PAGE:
A lot has been said about Harriet Miers, and for the moment at least, no more can be said which builds the picture effectively. She either is or is not qualified to be a Supreme Court Justice, but she is the nominee, and that’s not going to change. If you know anything at all about Dubya, you know he sticks by his people, and from what I have learned about Harriet Miers, I do not expect her to quail in the face of idealogical rage, even from the very people who ordinarily would caution the nation to take their time and learn the facts before building gallows. So, it will come down to the Confirmation Hearings before the Senate, where, as fate and the writers of the Constitution would have it, the decision to approve or deny Harriet Miers will be made by the men and women whose elected office includes that duty. The sniping celebrities who deride Miers simply because they wanted someone else, will find themselves left on the sidelines, where in this case they belong.
The decision to approve a nominee for the U.S. Supreme Court lies, as it always has, with the members of the Senate. Some take this responsibility seriously, some patently do not. Their voters will have to live with this, as this quality of person was in most cases apparent at the time of their election, and the self-adoration of American Senators is a well-known proclivity. And certainly everyone should know by now, the character and temperment of George W. Bush. Sixty-two million people made their statement in favor of Bush last November, and that vote they cannot withdraw now. Granted, the alternative of John “Hero” Kerry is enough to have driven quite a few to the Right side. But Dubs has not been anything but what he promised he would be, like it or not. So why are some Conservatives unhappy with him, albeit mainly the ones with large bank accounts and personalities to polish?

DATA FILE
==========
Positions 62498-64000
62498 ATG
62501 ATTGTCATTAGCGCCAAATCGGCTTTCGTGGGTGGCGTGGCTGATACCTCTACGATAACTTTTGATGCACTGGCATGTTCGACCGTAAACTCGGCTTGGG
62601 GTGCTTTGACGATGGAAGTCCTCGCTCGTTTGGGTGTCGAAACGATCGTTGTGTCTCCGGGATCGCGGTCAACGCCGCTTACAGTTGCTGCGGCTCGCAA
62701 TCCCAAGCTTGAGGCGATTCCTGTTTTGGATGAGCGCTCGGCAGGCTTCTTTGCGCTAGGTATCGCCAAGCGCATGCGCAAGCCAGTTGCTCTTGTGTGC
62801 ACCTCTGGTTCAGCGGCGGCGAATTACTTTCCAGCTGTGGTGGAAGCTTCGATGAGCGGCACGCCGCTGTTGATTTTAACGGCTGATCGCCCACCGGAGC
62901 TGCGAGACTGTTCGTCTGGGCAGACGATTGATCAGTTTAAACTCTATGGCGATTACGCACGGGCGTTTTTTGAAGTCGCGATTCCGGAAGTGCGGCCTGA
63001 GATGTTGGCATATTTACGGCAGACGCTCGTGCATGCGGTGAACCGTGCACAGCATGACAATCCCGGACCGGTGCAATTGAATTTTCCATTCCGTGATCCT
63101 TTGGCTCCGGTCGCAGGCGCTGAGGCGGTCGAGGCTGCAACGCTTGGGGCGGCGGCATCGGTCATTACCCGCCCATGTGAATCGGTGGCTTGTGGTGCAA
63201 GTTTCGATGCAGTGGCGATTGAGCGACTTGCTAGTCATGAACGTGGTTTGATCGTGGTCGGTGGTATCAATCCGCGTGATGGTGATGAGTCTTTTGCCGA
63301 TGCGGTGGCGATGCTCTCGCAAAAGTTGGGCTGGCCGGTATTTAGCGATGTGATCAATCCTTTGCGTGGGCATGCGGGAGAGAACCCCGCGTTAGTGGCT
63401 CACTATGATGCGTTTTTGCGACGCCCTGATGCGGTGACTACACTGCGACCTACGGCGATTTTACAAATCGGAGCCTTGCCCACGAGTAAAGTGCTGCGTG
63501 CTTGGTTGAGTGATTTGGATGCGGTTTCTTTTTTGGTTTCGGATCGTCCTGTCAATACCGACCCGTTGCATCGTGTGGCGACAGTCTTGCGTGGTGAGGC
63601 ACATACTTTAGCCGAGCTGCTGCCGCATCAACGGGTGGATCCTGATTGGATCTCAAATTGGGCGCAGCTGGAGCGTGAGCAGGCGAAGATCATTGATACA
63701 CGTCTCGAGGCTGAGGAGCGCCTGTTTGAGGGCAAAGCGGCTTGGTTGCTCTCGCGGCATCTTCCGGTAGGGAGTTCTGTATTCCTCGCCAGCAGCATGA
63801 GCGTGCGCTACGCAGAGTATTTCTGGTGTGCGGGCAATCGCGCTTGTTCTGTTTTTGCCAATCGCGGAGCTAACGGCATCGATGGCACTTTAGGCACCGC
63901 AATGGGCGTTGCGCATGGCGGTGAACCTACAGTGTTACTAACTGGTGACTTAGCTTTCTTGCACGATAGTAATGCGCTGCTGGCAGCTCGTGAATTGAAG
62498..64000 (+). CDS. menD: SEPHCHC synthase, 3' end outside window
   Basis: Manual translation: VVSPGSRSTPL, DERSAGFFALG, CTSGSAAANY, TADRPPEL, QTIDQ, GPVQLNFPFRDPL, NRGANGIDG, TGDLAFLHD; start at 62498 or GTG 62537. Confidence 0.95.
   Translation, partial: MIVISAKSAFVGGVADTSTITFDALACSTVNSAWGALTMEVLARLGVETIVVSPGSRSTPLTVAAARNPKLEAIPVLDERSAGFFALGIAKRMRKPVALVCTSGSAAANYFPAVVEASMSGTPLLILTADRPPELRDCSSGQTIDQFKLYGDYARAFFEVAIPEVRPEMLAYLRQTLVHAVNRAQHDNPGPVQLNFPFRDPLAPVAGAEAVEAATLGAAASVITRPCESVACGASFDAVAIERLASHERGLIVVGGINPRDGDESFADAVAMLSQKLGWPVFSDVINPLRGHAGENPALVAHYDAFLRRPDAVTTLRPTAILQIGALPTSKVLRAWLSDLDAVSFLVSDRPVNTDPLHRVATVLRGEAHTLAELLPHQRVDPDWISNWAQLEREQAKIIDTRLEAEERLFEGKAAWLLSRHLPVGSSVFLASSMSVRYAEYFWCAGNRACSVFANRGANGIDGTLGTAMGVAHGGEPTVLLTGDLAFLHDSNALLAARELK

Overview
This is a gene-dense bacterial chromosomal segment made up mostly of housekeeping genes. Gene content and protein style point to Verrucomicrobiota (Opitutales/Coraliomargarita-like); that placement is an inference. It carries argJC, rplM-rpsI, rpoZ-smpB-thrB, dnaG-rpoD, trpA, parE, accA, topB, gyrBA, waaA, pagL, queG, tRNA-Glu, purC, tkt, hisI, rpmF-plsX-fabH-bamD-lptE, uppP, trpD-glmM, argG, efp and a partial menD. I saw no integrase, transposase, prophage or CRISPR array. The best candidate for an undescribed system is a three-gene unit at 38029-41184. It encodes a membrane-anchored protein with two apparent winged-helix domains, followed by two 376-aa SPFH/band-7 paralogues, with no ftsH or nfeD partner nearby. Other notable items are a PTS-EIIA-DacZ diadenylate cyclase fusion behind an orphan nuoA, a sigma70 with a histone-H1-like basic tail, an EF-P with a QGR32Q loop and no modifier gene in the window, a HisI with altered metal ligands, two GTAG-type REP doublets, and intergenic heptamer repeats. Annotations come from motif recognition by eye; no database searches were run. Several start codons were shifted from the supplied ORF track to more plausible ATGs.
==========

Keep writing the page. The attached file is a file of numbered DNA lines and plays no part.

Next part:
I’m 45, and so I have seen that same strange popularity quirk before with Presidents. The fact is, every President has a flaw in his policies and person somewhere, or rather I should say that he will fail to please everyone all the time, even in his own party. The myth of the monolithic GOP was always amusing to us on the Right, especially as more people from a variety of backgrounds shared the same party ID. The Democrats never seemed to grasp that Republicans were more than one or two points of view, even on some very important issues. We just happen to be, dare I say it, usually more mature in our discussions and debates than the Liberals/Democrats. Even in the midst of the Miers debate, most Republicans have been able to respect dissenting opinions, with the unfortunate exception of a few who take their right to criticize a decision, and have tried to coerce their own choice in place.